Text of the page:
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Turlock lemonade hits the market
hey honey pic1
Bob Riedinger and Kyra Reed watch Anna Riedinger pour a glass of Hey Honey! Lemonade.

Have you heard the buzz?

A Turlock family is preparing to take on the beverage world with a new kind of lemonade – the first on the market to be sweetened with honey, rather than sugar or high fructose corn syrup.

Where sugar burns and caramelizes in the beverage making process, honey imparts a slightly creamy sweetness to lemonade, making Hey Honey! Artisanal Lemonade truly one of a kind.

“It tastes really good, and we’ve just had so much positive reception from friends and family,” said Kyra Reed, Hey Honey! Lemonade’s social marketing guru. “You would be amazed at how entirely different the flavor is.”

Flavor wasn’t the initial concern for Hey Honey! Artisanals creator Anna Riedinger, Reed’s mother. After being diagnosed as a pre-diabetic, Riedinger stumbled onto honey lemonade as a healthier alternative to sugary beverages.

Where most bottled drinks have tens of unpronounceable ingredients clogging up the label, Hey Honey! Lemonade’s original flavor contains just three: lemons, honey, and water.

“I turned my lifestyle around to have a better diet with better quality foods,” Riedinger said.

On a whim, Riedinger’s other daughter, Alexandria Ariza, decided to bring the beloved family beverage to a festival in Lindsay, Calif. The lemonade sold as fast as she could fill the cups.

Since then Riedinger, her husband Bob Riedinger, sons Chris and Zach Riedinger, and their daughters Reed and Ariza, have been all-in on the lemonade business. Two additional flavors have been developed – strawberry basil lemonade and lemon-lime mint – and the Hey Honey! brand was created.

But the process of bringing Hey Honey! Lemonade to store shelves was a longer road than any of the beverage industry neophytes had in mind.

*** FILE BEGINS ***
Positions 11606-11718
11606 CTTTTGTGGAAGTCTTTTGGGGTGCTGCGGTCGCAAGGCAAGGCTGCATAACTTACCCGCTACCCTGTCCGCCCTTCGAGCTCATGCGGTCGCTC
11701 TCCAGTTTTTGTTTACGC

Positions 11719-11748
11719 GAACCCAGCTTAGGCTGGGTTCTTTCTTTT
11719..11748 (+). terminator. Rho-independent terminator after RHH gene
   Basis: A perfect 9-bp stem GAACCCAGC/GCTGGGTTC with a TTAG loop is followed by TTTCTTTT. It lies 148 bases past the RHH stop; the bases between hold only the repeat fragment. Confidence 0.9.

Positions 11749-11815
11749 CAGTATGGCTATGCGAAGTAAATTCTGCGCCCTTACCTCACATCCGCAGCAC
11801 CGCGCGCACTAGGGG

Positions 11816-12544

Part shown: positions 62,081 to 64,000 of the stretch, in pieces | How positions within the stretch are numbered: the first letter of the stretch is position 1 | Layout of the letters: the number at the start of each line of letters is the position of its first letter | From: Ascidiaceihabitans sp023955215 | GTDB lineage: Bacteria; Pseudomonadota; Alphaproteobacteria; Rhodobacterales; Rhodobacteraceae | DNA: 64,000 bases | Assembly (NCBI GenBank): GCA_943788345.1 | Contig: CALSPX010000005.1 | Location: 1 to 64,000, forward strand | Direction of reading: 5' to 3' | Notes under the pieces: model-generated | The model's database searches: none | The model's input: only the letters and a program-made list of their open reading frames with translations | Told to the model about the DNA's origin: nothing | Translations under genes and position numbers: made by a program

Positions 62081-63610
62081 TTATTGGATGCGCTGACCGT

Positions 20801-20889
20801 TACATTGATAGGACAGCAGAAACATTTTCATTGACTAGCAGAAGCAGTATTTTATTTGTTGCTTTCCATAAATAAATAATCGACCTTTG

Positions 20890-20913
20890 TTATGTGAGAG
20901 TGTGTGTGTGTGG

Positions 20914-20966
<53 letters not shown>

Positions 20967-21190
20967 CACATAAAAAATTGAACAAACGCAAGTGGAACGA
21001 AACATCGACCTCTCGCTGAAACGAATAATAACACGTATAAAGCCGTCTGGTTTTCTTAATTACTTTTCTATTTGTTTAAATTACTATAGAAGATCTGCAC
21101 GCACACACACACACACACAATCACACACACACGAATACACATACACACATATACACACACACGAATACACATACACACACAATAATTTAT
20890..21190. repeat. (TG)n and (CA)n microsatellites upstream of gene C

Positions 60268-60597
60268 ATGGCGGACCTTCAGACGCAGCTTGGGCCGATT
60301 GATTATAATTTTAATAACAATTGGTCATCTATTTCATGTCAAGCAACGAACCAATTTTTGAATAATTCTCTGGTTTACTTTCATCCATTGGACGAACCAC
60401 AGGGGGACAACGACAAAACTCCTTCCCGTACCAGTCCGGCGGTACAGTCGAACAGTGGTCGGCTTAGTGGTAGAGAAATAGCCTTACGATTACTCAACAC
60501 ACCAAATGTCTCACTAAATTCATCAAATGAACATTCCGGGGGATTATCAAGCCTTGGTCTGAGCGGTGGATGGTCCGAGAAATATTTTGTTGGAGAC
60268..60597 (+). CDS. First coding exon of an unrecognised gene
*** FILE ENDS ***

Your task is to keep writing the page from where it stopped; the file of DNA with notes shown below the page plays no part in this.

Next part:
“The process was very different from what I expected,” Anna Riedinger said.

Anna Riedinger was a hairdresser. Bob Riedinger owned an engineering company. Reed worked in social marketing.

Other than an innate entrepreneurial spirit, the Hey Honey! crew had little qualifications to start a beverage business.

“It was kind of a big pipedream to be honest,” Reed said. “We were really naïve.”

The family realized their shortcomings, though, and quickly got in touch with a Santa Cruz-based, globally sought-after beverage consultant who helped launch Odwalla’s juice business. After “somehow” convincing him to take a meeting, the consultant came onboard, helping Hey Honey! move toward store shelves within the next month.

Riedinger expects Hey Honey! to cost between $3.50 and $4 per bottle. Initially, the drink will be distributed only in the more health-conscious Santa Cruz and Silicon Valley areas, selling primarily through health food stores.

The product that hits shelves won’t be exactly what Anna Riedinger initially had in mind – originally she had planned to use only organic ingredients. But certified organic honey isn’t produced in America; bees can fly 10 miles in search of food, and all plants within that radius must be organically grown to qualify the honey as organic.

Rather than use organic honey from Brazil, India, or Australia, Anna Riedinger decided to take a stand and source all ingredients from the Central Valley – or as close as possible. Anna Riedinger said that approach lets her family visit the farms, to ensure the bees are well treated and the lemons are grown right.

Ultimately, those local ingredients are what set Hey Honey! apart, Riedinger said.

“We wanted ingredients that were made right here with love,” Anna Riedinger said.

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